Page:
2. If birds are to be caught in nets then only highly-experienced researchers should take part. The EAAF P has already supported training programs for AI researchers in Mongolia (see: “Building capacity for shorebird research and conservation in Mongolia – the 2012 workshop and expedition” (at: http://www.eaaflyway.net/partnership-news.php).
3. Moreover, the FAO provides clear guidance on how to catch and process birds. This guidance emphasizes that “The health and well-being of the birds should be the primary concern during all phases of capture” (FAO 2007).
These FAO guidelines (especially on pp. 40-66) highlight:
a) That “It is essential that the number of nets be limited to that which the field crew can effectively deal with should a large number of birds be caught”. The trappers admitted to us that there were too many birds for them to handle.
b) There should “Always (be) a sufficient number of experienced personnel (at least four) available before undertaking any capture operation” and “An open mist net should never be left unattended for more than a few minutes, under normal conditions 15-20 minutes maximum.” Only three trappers were present. At least two of these arrived after more than an hour after high tide (when most of the birds would have been trapped), and some birds were still hanging in nets more than two hours after high tide when they were likely first caught.
c) The need to “Monitor weather forecasts prior to conducting capture efforts to ensure birds are not captured during extreme climatic conditions when they may be at increased risk of hypothermia or hyperthermia” and the warning to “Never use mist nets in the rain. Birds netted in rainy conditions are vulnerable to hypothermia”. Heavy rain had been forecast for later that morning (on both television and on the Korean Meteorological Association website), and had started to fall even when birds remained in the open in bags and in nets. There was no dry shelter for birds to be held in.
d) “AI disease surveillance involves the handling of bird species known or suspected of being H5N1 virus carriers; thus appropriate precautions should be taken to avoid the mechanical transmission of pathogens between birds and sampling sites (consult FAO 2006).” Moreover, “The use of personal protective equipment (PPE) appropriate for the level of risk is strongly advised even when clinical signs of disease are not evident in birds in the region (consult FAO 2006).” None of the three trappers wore gloves, and several shorebird species were held in “mixed bags”. There appeared to be multiple ways in which pathogens could have been transmitted between birds, and also between birds and people (and through their equipment, potentially to other sites).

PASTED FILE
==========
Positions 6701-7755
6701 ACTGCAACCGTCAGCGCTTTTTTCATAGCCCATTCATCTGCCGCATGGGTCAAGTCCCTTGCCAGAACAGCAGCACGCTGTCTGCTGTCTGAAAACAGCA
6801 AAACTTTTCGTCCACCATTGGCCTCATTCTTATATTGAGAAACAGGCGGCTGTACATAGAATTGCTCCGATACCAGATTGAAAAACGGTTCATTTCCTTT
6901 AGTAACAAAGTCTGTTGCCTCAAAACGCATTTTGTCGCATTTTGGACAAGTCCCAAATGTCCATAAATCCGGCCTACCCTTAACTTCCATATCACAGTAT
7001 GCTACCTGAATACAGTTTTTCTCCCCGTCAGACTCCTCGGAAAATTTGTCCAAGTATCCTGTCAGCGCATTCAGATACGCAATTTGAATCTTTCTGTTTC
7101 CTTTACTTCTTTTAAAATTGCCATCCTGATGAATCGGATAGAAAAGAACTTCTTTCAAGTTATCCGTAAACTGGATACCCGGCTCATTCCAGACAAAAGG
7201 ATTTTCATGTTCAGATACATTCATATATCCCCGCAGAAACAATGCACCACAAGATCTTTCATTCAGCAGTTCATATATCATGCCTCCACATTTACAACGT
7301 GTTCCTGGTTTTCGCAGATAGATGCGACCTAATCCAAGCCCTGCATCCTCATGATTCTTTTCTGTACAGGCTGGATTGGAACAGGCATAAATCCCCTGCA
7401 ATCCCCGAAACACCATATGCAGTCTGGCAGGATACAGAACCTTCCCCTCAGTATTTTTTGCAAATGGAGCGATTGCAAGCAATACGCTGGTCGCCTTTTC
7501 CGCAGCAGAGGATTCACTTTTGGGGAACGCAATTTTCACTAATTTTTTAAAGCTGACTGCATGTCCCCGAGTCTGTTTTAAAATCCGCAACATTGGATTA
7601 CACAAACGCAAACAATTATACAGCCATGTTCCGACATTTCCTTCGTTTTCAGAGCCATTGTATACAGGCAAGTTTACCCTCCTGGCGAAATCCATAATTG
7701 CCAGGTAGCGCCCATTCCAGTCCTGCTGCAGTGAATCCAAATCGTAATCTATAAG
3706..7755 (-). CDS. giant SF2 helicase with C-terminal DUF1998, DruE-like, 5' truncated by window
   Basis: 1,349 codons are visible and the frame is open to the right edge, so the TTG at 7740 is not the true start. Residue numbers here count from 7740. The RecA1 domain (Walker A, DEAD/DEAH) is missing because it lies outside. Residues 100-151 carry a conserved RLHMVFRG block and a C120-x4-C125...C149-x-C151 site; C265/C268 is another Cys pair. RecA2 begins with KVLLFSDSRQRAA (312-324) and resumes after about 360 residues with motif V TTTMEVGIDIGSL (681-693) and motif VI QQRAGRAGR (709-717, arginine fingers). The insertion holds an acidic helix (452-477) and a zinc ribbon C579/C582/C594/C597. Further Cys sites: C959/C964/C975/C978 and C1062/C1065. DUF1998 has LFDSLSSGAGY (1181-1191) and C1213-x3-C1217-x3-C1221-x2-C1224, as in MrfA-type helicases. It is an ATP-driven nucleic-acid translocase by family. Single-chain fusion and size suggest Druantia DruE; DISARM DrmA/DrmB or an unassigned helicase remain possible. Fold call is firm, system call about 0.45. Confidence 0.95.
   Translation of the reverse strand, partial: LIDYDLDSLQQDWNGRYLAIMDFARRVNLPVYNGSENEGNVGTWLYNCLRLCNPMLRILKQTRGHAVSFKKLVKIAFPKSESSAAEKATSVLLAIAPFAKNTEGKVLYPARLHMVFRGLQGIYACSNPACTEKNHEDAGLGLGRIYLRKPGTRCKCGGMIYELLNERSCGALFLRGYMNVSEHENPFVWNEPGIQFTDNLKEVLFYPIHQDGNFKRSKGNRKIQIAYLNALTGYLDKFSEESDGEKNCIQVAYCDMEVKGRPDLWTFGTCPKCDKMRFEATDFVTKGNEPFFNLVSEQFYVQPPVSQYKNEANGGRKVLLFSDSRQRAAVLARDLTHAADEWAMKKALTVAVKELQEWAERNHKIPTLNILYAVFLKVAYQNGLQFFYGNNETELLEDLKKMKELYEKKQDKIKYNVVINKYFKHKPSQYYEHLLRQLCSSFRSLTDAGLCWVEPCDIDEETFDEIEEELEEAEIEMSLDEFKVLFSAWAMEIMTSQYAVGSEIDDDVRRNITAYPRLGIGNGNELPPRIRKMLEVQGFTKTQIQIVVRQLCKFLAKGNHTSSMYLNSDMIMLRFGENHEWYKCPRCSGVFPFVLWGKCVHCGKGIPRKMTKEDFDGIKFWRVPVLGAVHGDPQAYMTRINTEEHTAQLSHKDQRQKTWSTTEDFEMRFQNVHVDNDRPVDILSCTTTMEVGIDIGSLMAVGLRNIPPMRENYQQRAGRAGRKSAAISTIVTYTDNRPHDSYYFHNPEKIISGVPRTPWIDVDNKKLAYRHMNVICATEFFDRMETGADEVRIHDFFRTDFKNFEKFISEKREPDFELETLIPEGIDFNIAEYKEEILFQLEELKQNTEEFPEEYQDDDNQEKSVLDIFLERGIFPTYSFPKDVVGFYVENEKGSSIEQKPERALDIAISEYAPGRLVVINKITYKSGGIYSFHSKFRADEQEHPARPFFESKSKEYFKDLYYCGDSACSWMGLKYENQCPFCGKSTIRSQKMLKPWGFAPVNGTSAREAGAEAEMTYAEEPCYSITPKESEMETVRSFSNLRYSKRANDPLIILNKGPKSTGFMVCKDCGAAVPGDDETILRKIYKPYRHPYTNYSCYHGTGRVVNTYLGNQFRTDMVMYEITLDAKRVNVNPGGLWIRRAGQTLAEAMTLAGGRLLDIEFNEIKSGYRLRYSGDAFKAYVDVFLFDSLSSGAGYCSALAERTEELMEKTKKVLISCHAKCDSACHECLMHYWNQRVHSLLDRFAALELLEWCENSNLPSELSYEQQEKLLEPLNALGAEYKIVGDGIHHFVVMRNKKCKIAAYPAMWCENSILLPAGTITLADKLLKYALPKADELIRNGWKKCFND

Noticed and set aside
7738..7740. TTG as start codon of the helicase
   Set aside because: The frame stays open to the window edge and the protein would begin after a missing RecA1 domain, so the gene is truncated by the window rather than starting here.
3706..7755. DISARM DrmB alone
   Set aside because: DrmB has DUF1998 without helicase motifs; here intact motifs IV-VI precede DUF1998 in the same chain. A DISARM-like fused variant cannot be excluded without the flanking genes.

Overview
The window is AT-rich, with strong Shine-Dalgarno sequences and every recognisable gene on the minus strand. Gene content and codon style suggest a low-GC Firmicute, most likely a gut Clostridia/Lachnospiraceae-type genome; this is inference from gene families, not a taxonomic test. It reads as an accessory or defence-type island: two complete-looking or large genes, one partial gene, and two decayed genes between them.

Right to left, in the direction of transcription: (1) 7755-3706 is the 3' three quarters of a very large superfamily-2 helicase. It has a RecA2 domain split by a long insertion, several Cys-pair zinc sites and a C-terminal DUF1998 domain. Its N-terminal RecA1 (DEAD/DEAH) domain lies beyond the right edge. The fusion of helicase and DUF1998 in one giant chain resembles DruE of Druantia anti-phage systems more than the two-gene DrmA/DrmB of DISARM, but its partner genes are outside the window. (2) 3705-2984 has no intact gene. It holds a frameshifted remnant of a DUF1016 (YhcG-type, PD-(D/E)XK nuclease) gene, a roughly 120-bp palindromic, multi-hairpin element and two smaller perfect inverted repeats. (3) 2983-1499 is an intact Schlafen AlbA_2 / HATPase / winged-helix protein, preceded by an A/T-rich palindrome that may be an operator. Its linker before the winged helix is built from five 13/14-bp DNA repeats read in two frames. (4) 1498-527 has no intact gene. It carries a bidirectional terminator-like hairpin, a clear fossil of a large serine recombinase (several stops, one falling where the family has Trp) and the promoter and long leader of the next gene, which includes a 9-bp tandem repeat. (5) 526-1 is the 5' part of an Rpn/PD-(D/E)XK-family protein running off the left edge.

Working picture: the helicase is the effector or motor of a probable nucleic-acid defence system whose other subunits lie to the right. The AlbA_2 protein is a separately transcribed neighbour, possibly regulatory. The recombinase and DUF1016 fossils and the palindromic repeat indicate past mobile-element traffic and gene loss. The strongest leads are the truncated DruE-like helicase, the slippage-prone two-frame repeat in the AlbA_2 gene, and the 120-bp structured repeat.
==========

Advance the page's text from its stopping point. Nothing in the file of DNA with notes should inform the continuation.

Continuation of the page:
e) “Preferably an appropriately trained veterinary clinician will be available to examine and treat any injured or distressed bird, but, at the very minimum, a basic first aid kit should be included in the equipment list of every field study involving the handling of wild birds” (FAO 2007, p.66). No bird was treated for injuries and there was no evidence that the trappers had any first aid kit or any knowledge of how to treat injured birds.
f) In addition to physical injury, “The signs of shock and inertia are generally similar; birds become unresponsive to external stimuli to the point that they appear “frozen”. We observed several birds that were unresponsive and “frozen”.
g) “Hypothermia can occur in cold conditions when feathers become wet and lose their insulating properties…Birds suffering from hypothermia should be dried and placed near a heat source”. The trappers had no heat source with them – and at least one Dunlin showed obvious signs of hypothermia. If we had not intervened all trapped birds would have been exposed to heavy rain.
In light of the above, it is clearly unreasonable and untrue to suggest that no harm was caused to the birds (see: http://www.hani.co.kr/arti/society/environment/550176.html), or even that the trapping was undertaken by skilled researchers. The trappers did not follow published FAO guidelines and showed very little concern for the welfare of the birds they were handling.
It is clear too therefore that a set of guidelines should be produced (e.g. by the Ministry of Environment and the Ministry of Agriculture) to be followed by researchers from all ministries and universities, so that best data can be gathered and animal welfare maintained.
Furthermore, Birds Korea also proposes that, in addition to the need for much more extensive training and robust monitoring of those involved in handling birds, trapping of birds should not be permitted:
a) At large shorebird roosts;
b) Within protected areas or Ramsar sites;
c) In areas known to support globally-threatened species (unless individual globally-threatened species are the focus of a special targeted research program).
Please share the above information widely (while citing source and maintaining copyright of the images). We welcome your comments.
CMC 2006. CMC MISSION REPORT. Understanding the potential role of wild birds in the epidemiology of the current HPAI outbreaks in the Republic of Korea 13-21 December 2006. FAO special mission to the Republic of Korea.
FAO. 2007. Wild Birds and Avian Influenza: an introduction to applied field research and disease sampling techniques. Edited by D. Whitworth, S.H. Newman, T. Mundkur and P. Harris. FAO Animal Production and Health Manual, No. 5. Rome. (also available at www.fao.org/avianflu) Downloaded on September 5th 2012 from ftp://ftp.fao.org/docrep/fao/010/a1521e/a1521e.pdf
For full text, also go to:
Hansbro, P., Warner, S., Tracey, J., Arzey, K., Selleck, P., O’Reilly, K., Beckett, E., Bunn, C., Kirkland, P., Vijaykrishna, D., Olsen, B. & A. Hurt. 2010. Surveillance and Analysis of Avian Influenza Viruses, Australia.
Emerging Infectious Diseases. www.cdc.gov/eif. Vol 16, No. 12, Dec. 2010.